The whole brain determination of death is based on an “unambiguous and fundamental biological model” (33), not on a social construct or value judgment (including about which brain functions qualify as higher). Such a determination is more amenable to clinical testing than the mysterious phenomenon of higher-level consciousness. The whole brain standard is thus a firmer biological foundation on which to make the determination of death. In recognition of the distinction between molecular activity within individual cells and clinical brain functions, it has never required cessation of all “cellular activity” (34). This accepted standard also reflects the fact that no single brain function uniquely indicates the presence of life, and it minimizes the likelihood that an individual could be wrongly determined to be brain dead.
ACP recommends that the medical tests used for determining death align with standards of death determination, not vice versa, and that the language of the UDDA that “[a] determination of death must be made in accordance with accepted medical standards” be maintained without changes.
Determining death requires clinical examination. The UDDA specified that death be determined “in accordance with accepted medical standards” but purposely did not specify which tests must be used to meet the standards. Although not intended by the UDDA, variation in specific state and institutional practices can mean that a patient who meets requirements for determination of death in one state may not meet those requirements in another (35). Given the biological, social, ethical, and legal significance of death, this can be an understandable source of confusion for patients and the public, undermining trust in the medical profession responsible for these determinations. This creates a strong case for ensuring that the tests used to determine death align with the standards, but as a medical matter, not as a legal requirement.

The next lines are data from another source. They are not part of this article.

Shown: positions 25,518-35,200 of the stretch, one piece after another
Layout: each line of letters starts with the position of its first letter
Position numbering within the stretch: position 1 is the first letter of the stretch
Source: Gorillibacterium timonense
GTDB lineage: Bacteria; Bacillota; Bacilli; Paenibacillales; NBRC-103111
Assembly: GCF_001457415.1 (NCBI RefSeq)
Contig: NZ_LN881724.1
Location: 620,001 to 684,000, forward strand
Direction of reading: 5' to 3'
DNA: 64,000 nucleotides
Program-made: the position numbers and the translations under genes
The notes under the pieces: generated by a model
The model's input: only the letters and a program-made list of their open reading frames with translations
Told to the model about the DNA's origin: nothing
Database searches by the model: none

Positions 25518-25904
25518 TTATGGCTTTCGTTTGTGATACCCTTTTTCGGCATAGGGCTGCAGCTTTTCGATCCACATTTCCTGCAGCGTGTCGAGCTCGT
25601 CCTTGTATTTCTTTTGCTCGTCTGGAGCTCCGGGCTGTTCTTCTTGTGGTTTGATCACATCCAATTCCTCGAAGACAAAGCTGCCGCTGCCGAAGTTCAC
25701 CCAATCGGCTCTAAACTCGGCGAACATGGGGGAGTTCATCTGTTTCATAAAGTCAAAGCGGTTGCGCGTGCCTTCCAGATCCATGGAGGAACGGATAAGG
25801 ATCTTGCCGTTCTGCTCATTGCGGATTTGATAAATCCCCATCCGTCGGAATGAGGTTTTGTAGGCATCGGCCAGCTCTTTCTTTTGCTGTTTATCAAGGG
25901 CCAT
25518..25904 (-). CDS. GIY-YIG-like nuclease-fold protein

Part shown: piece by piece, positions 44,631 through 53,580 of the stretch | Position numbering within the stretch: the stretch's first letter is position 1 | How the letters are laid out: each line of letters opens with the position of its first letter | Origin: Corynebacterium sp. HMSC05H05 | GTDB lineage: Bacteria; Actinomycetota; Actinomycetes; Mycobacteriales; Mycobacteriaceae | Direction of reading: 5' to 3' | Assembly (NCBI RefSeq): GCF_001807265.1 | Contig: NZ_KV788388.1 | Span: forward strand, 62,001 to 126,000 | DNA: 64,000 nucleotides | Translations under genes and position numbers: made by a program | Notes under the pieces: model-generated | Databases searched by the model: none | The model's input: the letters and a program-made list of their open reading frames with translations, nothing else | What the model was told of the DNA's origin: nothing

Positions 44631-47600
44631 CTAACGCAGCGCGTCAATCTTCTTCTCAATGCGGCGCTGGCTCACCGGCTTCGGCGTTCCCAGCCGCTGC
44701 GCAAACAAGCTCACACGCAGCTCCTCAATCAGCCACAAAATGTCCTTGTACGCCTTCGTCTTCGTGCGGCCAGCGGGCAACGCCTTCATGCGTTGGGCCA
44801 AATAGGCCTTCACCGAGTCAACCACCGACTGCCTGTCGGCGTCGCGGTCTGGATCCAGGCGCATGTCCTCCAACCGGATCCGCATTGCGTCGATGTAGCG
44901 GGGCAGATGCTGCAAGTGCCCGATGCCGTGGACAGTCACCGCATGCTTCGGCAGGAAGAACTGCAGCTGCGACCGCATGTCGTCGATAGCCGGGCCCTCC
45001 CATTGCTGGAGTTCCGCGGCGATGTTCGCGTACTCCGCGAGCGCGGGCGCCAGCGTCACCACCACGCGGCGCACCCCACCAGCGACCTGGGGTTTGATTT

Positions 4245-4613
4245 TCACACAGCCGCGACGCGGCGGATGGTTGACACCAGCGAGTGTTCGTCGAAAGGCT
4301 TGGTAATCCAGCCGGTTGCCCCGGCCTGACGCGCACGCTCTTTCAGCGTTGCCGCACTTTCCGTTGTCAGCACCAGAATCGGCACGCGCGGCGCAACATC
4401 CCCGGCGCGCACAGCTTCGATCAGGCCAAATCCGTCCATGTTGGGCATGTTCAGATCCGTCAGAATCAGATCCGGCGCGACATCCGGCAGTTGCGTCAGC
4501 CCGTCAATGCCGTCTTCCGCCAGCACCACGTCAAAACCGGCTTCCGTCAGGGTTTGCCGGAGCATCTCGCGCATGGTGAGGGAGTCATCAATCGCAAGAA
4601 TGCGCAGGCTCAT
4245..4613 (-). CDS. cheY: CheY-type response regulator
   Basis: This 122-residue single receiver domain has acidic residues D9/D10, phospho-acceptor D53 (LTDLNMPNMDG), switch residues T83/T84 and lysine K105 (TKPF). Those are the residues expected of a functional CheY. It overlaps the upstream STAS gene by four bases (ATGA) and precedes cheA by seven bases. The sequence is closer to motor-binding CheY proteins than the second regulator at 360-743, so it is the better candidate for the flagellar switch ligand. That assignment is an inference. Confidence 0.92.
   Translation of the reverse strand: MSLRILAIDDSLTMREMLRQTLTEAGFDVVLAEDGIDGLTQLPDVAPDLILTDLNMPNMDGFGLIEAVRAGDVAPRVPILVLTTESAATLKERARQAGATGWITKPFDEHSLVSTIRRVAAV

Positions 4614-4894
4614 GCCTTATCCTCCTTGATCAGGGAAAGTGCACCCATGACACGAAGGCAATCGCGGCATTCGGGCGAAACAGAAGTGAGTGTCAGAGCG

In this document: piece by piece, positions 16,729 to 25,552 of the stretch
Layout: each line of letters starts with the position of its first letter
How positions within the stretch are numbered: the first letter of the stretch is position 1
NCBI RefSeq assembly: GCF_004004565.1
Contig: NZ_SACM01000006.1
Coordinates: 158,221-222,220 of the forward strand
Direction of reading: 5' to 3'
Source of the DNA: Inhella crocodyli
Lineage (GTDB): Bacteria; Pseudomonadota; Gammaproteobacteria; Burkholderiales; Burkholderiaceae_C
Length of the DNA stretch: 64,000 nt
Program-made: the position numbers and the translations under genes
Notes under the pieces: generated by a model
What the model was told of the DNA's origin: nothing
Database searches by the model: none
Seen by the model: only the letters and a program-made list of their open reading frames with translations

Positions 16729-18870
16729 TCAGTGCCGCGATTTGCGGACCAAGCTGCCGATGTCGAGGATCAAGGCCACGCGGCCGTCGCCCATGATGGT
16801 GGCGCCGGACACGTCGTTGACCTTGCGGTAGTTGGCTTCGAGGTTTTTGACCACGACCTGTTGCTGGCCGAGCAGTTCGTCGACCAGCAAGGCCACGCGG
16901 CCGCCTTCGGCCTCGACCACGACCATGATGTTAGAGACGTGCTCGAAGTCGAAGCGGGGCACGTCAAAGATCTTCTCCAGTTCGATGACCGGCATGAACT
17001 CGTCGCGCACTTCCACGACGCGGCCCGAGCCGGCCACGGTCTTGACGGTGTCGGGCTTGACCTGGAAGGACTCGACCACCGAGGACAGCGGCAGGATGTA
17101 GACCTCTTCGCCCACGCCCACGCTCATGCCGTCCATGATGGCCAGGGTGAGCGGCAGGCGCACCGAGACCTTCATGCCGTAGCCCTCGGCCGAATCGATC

However, it is important to recognize, as the President’s Commission for the Study of Ethical Problems in Medicine and Biomedical and Behavioral Research and UDDA drafters did, that the clinical, laboratory, and imaging tests used to determine death do not define death; instead, they indicate whether death has occurred. Because technology is constantly changing, new possibilities have and will emerge for ancillary testing to confirm death. This does not mean that every test must be used for every patient. Medical judgment is required, just as ancillary tests already play an important role in some but not all determinations of death (for example, when facial trauma prevents pupillary examination or neuromuscular disease complicates reflex testing).
The standards of circulatory or brain death should not be changed to accommodate testing approaches; instead, testing should be more sensitive and specific to meet the standards for determination of death. This issue is not unique to the determination of death. Throughout medicine, when a test is inaccurate (for example, as some early COVID-19 tests were), the appropriate response is to improve the test, not alter the definition of health or illness (for example, to change the definition of SARS-CoV-2 infection). In some cases of the determination of death, additional tests in accordance with medical standards will be necessary. The fewer or less stringent the criteria used for determining death, the greater the likelihood for falsely determining that a patient is dead.